bay leaf

There's no bigger buzzkill in the kitchen than realizing you're all out of a key ingredient needed to successfully flavor your dish. While every herb has its own distinct taste and aroma, herbs and spices from similar families can be used to create a similar result.

Whether you've run out of bay leaves or you're simply looking to switch things up in your favorite recipe, these five herbs make great substitutes for bay leaves. Below, we'll break down everything you need to know about bay leaves, their substitutes, and the proportions to use when making the swap. 

What are Bay Leaves, and How are They Used?

Bay leaves are a fragrant herb used to flavor soups, sauces, stews, curries, and other slow-cooked dishes. They're one of the most commonly used herbs around the globe and can be found in everything from French to Indian to Thai to Mediterranean cuisines. Because of their thick, leathery texture and pointed tips, the leaves are usually added whole and removed before the dish is served.

The aromatic herb comes from the bay laurel tree, an evergreen shrub that grows well in warm climates. There are two popular varieties of laurel leaves used in cooking: the Mediterranean/ Turkish bay leaves and California bay leaves. The bay leaves you'll find in the supermarket are likely the Mediterranean variety, which has a more subtle flavor than its California, West Indian, and Indonesian counterparts.

Flavor Profile of Bay Leaves

As a member of the bay laurel family, bay leaves boast flavor notes of mint, pepper, and pine. They're complex, aromatic, and incredibly versatile. When cooking with bay leaves, it's crucial to add them early in the cooking process to allow their flavor to infuse into the dish fully. As the leaves break down, they'll begin to release a tea-like aroma with hints of menthol, eucalyptus, and thyme.

The herb's slight bitterness and earthiness help to bring out the flavors of other ingredients in the recipe without overpowering them. Thanks to their mild flavor, bay leaves are used to bring depth and balance to recipes with a long cooking time, such as pasta sauces, stews, broths, meat dishes, and curries.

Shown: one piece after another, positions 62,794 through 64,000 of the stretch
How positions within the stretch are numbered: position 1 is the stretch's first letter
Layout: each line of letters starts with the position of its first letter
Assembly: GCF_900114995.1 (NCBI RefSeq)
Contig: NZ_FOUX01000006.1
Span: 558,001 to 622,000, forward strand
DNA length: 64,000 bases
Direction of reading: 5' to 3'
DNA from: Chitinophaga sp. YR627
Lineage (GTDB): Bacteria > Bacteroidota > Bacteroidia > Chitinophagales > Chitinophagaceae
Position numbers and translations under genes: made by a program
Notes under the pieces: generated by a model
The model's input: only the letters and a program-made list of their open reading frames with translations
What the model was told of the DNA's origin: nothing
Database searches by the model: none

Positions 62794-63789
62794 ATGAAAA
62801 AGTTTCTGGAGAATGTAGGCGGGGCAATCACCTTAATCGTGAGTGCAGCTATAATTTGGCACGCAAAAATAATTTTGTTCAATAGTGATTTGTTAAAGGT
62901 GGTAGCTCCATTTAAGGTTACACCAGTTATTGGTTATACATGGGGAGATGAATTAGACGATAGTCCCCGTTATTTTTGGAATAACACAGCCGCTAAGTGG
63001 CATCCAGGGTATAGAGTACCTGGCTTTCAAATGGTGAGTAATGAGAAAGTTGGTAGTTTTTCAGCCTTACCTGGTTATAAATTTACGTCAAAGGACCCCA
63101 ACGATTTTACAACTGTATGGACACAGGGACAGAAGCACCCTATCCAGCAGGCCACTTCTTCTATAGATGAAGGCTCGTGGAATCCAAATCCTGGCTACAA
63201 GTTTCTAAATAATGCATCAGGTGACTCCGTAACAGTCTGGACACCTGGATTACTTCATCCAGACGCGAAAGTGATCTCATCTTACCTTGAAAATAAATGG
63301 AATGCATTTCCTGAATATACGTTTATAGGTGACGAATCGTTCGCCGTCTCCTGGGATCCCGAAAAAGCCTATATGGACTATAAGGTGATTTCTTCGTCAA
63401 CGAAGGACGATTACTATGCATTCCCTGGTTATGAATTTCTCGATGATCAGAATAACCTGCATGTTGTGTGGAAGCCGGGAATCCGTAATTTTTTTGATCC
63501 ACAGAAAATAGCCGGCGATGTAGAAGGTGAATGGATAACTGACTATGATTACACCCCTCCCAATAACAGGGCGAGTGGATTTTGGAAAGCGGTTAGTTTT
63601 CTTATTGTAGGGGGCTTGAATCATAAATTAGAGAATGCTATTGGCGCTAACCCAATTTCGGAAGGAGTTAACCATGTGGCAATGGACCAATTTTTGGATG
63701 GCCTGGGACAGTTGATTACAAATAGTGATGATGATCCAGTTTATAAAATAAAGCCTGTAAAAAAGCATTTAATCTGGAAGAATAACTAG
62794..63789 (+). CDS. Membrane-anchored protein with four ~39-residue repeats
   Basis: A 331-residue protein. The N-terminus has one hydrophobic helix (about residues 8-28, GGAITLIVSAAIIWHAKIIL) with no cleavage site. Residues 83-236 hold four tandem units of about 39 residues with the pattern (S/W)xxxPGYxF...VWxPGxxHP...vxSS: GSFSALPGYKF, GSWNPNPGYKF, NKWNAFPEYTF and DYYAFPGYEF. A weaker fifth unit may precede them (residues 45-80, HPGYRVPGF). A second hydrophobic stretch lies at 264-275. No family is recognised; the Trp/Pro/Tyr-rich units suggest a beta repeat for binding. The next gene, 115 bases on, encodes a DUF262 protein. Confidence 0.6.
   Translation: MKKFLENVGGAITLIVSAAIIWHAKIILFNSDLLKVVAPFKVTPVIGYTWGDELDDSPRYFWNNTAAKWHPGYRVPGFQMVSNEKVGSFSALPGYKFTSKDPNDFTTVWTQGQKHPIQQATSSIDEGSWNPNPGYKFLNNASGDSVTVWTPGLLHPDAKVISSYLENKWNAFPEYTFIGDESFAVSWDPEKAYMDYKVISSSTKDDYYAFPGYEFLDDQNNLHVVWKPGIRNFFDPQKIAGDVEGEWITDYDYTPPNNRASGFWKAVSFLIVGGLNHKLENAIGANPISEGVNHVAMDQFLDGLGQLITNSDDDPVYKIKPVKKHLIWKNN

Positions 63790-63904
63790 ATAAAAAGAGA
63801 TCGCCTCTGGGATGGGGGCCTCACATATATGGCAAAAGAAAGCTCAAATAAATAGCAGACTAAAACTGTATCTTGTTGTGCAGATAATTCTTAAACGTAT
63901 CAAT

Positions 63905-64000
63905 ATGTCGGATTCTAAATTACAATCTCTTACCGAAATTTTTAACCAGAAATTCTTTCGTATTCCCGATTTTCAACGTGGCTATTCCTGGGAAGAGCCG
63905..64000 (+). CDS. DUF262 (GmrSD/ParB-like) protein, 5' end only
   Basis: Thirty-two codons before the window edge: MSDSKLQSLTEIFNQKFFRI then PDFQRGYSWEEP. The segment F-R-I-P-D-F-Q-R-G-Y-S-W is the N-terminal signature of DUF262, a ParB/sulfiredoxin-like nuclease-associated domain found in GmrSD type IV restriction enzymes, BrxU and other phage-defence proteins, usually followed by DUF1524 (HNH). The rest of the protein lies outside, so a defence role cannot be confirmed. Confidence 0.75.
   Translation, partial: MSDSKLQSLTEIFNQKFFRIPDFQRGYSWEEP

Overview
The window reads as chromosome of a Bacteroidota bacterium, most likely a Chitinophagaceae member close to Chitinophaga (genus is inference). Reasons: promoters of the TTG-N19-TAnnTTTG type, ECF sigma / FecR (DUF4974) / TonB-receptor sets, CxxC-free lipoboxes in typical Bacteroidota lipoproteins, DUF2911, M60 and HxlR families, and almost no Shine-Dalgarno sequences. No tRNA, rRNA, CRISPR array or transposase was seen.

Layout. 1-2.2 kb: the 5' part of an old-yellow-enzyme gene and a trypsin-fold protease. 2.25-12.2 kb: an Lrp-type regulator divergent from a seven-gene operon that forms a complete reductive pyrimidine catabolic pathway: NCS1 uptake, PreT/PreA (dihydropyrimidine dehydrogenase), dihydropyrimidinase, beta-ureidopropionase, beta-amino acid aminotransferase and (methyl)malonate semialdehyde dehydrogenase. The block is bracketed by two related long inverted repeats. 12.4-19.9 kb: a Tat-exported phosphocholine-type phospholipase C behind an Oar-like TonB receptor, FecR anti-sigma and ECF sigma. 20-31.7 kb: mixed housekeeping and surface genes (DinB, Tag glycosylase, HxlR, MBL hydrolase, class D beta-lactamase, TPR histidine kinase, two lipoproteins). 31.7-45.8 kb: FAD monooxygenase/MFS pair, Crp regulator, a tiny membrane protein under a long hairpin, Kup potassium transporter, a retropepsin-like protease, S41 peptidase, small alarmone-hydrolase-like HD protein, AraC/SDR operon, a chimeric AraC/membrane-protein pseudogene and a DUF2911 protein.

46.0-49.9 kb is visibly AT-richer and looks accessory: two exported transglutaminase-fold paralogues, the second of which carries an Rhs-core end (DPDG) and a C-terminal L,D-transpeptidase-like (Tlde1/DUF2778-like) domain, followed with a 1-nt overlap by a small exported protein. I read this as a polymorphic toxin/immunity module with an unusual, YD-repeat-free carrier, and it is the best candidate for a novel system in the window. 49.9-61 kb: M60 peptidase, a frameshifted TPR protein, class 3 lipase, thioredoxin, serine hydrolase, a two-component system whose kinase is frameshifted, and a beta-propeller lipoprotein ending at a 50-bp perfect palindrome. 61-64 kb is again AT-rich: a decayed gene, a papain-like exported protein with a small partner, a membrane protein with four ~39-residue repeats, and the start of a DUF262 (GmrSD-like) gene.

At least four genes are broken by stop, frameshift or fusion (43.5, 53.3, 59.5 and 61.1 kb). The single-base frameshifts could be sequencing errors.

Fresh Bay Leaves vs. Dried Bay Leaves

As with all herbs, there is a slight difference between fresh and dried bay leaf. To avoid overpowering the dish, it's crucial to use the type of bay leaf specified in the recipe. As a rule of thumb, two dried bay leaves are the equivalent of a single fresh leaf.

Dried bay leaves lose a bit of flavor and strength during the dehydration process, adding subtle flavor to the background of dishes instead of being front and center. Fresh bay leaves have a lighter flavor with a fresher, more floral taste. While fresh bay leaf and dried can be substituted for each other, you'll likely need to adjust the amount used.

The 5 Best Bay Leaf Substitutes

Thyme

Thyme is incredibly common, thanks to its versatility. Thyme brings the same mild, minty, earthy taste to the dish. The handy substitute can instantly boost the flavors of a vegetable dish, pasta sauce, or soup.

When using thyme as a bay leaf substitute, use 1/4 teaspoon of dried thyme per bay leaf. While you can use fresh thyme if you have it on hand, the dried thyme in your kitchen cabinet will do just fine.

Oregano

Oregano is another common herb most chefs always have on hand in their pantry. It features a similar peppery, minty flavor that makes a great alternative to bay leaves in sauces, marinades, salads, and vinaigrettes.

While oregano brings the same earthy spice to your food, it has a stronger, sharper flavor. When using oregano as a substitute for bay leaf, you'll only need 1/4 teaspoon of oregano per bay leaf.

Basil

Like most bay leaf alternatives, basil is a member of the mint family. It has a milder profile than a bay leaf but still features mint, pepper, and earthiness notes. Basil is incredibly common in Italian, Mediterranean, Thai, and Southeast Asian cuisines.

When using basil as a bay leaf substitute, you'll want to add it towards the end of the cooking time to preserve its distinct taste. Basil added to a stew, soup, or sauce too early can lose its flavoring and get lost in the recipe. Try sprinkling fresh basil on top of your soups and pasta recipes right before serving.

Juniper Berries

While juniper berries aren't as common as other substitutions, they offer similar piney, earthy notes that make them a great bay leaf substitute. The dark, aromatic berries are often used to compliment meat like duck, chicken, pork, beef, venison, and other wild game.

The flavor of juniper berries resembles the flavor of pine needles, so it's crucial to start with a small amount and slowly add more to prevent an overpowering pine flavor.

Boldo Leaves

Boldo leaves are another substitute that adds a strong flavor to recipes. Native to South America, they're best known for their use in traditional medicine and yerba mate teas. The flavorful leaf offers numerous antioxidants and health benefits, such as aiding weight loss and supporting healthy digestion.

Boldo leaves are bitter, peppery, and a little bit spicy. Because of their intense flavor, you'll only need to use half the amount of boldo leaves as you would bay leaves. Substitute 1/4 tsp for every two bay leaves.

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